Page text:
The Impossibles

I thought recently about the ways in which folks who are looking for research projects in web app sec might make a useful contribution to the field. Part of that is the list of impossible tasks – those tasks that are so hard that it is unlikely to be solved in my lifetime. If you solve these, you’re a rocket scientist.

  • Universal XSS Prophylactic – it seems simple enough – blow XSS out of the water. In all code for all time. We know how to do it well enough, but how do you solve it for all that crappy code still running? Think of a design pattern, injection, or mechanism that will blow XSS out of the water with minimal changes to existing code. Don’t say h().
  • The No Injection Design Pattern. Almost all of our major commercially successful protocols are mixed data / program (i.e. not Harvard Architecture). Think about a design pattern, architecture, or API that allows ANY arbitrary protocol (SNMP through XML) to have no injections. This is not just about prepared statements, this is about taking an injectable grammar, and transforming it into a work of uninjectable beauty that is orthogonal and deep. There is previous work in this area (and you’ll be off to good start if you know who wrote it and include them in your research team).
  • Common Off the Shelf¬†Anti-Corruption Business Processes. Realistically, we’re here to support solutions, not enable security “features”. There’s no value to be had from security per se; we are the guardians against dumb luck and bad risk. There should be a open source business process library that is resistant to fraud, corruption, coercion and bribery, as well as just going from Step 1 to Step 10. Think of how a simple process of acquiring pens from the office supplies cupboard should be built compared to say acquiring a data center populated with 3843 servers. Or was that 3842 servers?
  • Working with infected platforms. Financial institutions know that a certain percentage of their customers are infected with malware. At one institution I worked at, it was approximately 35% of a Certain Popular Operating System had at least one, and more often 10 or more different pieces of malware installed, ranging from hostile toolbars all the way through to Banking trojans. We knew absolutely that their computers would most likely steal their logins, and try to steal their funds. Think about ways you can perform “trusted” computing on a clearly untrustable platform. Booting a LiveCD is not going to cut it for my Mum. Think harder. This one will make you millions if not billions if you do it right.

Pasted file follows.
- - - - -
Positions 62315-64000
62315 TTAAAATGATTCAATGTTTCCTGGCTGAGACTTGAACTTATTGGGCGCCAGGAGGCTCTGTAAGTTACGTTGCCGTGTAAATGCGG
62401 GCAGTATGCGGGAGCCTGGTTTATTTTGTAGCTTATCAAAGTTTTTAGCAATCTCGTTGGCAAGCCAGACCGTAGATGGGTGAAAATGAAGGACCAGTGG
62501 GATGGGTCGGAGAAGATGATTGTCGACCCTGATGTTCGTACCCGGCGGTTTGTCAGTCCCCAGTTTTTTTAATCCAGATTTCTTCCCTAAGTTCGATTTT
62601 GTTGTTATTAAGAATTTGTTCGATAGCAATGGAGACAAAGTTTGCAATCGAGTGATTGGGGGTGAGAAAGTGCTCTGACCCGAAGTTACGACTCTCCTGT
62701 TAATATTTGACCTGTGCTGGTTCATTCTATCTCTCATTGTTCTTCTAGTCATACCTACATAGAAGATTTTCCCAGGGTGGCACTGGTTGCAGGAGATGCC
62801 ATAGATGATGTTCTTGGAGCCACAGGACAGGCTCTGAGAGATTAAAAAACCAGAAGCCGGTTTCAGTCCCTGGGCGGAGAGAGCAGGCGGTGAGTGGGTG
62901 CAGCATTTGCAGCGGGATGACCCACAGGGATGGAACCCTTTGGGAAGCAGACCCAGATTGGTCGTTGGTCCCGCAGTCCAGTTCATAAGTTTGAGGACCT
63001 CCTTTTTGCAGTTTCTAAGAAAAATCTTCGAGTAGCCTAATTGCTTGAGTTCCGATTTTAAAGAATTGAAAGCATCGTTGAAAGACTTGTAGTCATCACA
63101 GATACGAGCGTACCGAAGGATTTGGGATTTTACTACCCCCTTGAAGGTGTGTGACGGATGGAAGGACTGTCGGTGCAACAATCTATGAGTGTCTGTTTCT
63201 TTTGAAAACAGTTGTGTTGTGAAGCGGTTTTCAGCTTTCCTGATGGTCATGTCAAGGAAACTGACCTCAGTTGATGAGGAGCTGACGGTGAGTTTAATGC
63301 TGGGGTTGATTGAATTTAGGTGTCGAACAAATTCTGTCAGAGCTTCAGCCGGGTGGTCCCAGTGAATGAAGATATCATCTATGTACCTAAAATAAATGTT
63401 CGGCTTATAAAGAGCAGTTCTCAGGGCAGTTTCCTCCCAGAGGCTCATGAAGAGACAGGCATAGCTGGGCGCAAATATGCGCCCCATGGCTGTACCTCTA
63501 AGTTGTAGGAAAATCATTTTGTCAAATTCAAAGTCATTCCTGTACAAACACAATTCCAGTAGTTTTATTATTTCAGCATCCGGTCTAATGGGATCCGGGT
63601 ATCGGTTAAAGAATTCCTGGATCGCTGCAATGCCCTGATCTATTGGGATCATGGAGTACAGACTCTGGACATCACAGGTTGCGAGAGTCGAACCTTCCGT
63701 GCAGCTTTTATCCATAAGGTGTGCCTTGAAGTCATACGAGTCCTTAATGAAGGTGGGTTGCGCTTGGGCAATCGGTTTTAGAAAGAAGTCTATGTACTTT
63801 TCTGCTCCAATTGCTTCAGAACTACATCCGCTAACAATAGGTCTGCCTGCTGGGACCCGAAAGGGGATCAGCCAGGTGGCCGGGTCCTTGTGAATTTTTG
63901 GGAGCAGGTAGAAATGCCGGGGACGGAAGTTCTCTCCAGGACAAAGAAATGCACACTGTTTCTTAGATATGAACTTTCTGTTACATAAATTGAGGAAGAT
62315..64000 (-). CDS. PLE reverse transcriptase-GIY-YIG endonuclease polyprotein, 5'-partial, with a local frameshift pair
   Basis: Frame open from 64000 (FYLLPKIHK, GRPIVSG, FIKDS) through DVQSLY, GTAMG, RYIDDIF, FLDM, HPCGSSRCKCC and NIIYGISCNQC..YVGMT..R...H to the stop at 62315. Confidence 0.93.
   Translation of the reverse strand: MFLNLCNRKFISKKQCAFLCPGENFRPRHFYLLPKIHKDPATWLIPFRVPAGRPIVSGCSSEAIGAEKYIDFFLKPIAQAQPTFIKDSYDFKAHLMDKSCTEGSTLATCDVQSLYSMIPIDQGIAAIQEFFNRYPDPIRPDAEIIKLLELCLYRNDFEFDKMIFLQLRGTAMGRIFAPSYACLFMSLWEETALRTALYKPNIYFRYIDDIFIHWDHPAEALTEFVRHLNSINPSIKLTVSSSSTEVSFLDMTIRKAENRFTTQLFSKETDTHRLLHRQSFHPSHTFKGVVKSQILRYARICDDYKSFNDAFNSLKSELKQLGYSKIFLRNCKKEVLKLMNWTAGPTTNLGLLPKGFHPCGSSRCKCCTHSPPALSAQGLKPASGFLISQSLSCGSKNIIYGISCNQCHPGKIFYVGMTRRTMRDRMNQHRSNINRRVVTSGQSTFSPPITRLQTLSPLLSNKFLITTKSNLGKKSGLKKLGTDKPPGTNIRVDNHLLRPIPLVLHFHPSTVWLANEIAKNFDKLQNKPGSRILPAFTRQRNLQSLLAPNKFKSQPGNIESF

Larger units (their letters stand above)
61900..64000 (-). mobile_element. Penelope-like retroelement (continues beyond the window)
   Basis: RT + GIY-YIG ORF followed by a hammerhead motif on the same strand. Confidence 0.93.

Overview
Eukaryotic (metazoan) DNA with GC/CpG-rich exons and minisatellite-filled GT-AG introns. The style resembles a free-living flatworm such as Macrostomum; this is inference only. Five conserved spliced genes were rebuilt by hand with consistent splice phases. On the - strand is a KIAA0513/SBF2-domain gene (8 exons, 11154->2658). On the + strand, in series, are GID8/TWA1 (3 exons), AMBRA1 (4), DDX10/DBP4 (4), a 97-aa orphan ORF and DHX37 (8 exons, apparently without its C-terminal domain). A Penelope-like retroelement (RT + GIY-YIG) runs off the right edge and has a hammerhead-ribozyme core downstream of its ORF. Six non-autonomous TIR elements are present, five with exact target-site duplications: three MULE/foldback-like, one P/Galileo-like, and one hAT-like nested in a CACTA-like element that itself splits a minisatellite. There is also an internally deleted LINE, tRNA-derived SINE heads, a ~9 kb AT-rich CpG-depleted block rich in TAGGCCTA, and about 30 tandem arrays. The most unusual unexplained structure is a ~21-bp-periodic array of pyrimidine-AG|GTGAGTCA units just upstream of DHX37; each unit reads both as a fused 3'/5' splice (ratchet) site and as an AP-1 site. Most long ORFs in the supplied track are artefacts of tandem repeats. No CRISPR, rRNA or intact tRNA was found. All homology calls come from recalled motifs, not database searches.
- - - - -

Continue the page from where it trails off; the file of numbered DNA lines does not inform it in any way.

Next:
• Creating a math or notation for access control that “proves” protection. This one is a big one. Many a time, we do code reviews and penetration tests and find insecure end points – client, presentation, controller, model, or data and we can exploit them. We shouldn’t be able to find these at all – your compiler and IDE should alert developers to leakage of secured data / functions.¬†Come up with a notation or mechanism that can be easily parsed by compilers that helps prove that every piece of secured data and secured function is protected end to end. You must satisfy “principle of least privilege”, “default deny”, “fail safely”, and “complete mediation” principles.

Some of these items are dealt with by OWASP’s ESAPI, others by the judicious use of WAFs. But there is huge scope with billions of lines of legacy code hanging out there in any number of languages and frameworks. These are simply never going to be fixed, and yet we rely on them to keep the lights on, water flowing and sewerage flushing. Literally. These are the first five that I think are worthy of top class researchers. Go for it.

Published by vanderaj

Just another security geek

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